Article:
ANCHORAGE (KTUU) Raising a child is getting more expensive.
On average, a middle-income, married couple in the United States with two children will spend about $14,000 a year, or about $233,610 to raise a child born last year to age 17. That total is a 3 percent increase from last year's calculation in the United States Department of Agriculture's annual report called "Expenditures on Children by Families."
The report also breaks down the numbers into regions of the United States. The Western region, which includes Alaska, has a higher average estimate for that same scenario — about $253,770 total, or $14,927 per year.
As for where that money goes, the report tracks seven categories of spending: housing, food, transportation, clothing, health care, child care and education, and miscellaneous. Housing by far is the most costly.
Parents can also go to the USDA Cost of Raising a Child Calculator to plug in their specific information and get an estimate of expenditures.
Both parents and the community can support children to ensure their success, and it doesn't necessarily have to cost money, according to June Sobocinski, United Way of Anchorage's vice president of education. However, parents do need to be on the lookout for resources in the community to help their children.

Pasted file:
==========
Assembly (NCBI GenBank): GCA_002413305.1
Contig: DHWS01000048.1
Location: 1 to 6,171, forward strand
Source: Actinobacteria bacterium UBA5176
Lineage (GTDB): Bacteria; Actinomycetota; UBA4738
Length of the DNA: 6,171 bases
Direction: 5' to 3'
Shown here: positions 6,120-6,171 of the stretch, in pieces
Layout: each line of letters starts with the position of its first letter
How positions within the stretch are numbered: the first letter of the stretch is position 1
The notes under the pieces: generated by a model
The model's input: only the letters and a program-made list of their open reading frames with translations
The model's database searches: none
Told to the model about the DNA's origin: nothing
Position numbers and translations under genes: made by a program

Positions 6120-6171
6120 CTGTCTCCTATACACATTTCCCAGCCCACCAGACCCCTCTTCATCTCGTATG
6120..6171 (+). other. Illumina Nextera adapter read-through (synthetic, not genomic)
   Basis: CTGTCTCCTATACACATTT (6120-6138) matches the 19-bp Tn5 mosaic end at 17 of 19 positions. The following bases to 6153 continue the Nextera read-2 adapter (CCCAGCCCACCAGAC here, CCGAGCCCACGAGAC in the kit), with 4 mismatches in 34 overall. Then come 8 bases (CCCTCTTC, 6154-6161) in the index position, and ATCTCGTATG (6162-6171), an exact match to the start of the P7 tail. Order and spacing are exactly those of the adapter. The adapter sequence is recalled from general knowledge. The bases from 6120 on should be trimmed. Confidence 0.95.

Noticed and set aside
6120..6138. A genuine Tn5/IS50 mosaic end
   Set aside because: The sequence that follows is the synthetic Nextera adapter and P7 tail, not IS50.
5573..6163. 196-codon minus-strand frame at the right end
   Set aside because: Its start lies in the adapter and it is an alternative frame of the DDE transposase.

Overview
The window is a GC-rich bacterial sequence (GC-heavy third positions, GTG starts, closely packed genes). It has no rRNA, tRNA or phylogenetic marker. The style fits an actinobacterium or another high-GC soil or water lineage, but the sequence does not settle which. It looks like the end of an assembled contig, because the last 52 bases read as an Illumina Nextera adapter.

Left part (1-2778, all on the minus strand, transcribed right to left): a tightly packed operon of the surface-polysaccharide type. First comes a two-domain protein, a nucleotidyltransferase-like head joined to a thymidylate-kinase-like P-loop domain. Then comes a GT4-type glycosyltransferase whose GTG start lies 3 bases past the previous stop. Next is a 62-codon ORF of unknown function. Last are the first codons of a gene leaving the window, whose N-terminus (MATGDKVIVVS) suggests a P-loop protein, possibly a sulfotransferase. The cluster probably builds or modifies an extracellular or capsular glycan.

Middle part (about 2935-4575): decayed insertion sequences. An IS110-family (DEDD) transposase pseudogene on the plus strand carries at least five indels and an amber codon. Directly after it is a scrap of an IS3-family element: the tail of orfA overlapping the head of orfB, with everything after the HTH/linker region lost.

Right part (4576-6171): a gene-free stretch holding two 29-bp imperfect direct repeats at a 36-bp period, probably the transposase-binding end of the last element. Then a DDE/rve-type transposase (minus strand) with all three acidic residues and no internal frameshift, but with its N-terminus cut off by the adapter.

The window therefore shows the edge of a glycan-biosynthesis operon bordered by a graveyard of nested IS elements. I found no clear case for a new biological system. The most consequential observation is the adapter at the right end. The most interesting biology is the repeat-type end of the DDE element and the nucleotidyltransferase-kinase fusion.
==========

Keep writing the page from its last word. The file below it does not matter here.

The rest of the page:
"There's a lot of excellent programs out there. Some of them are even low cost or even no cost," Sobocinski said. "It's really a parent's responsibility to find those resources for their kids and connect the kids to them."
Sobocinski says people can look for free events, but if they need extra help, Alaska 211 is a resource parents across the state can use not only to find help with social services, but also educational support services and tutoring.
Anyone can call 2-1-1 or 1-800-478-2221 to get connected to services, or they can go online to www.alaska211.org.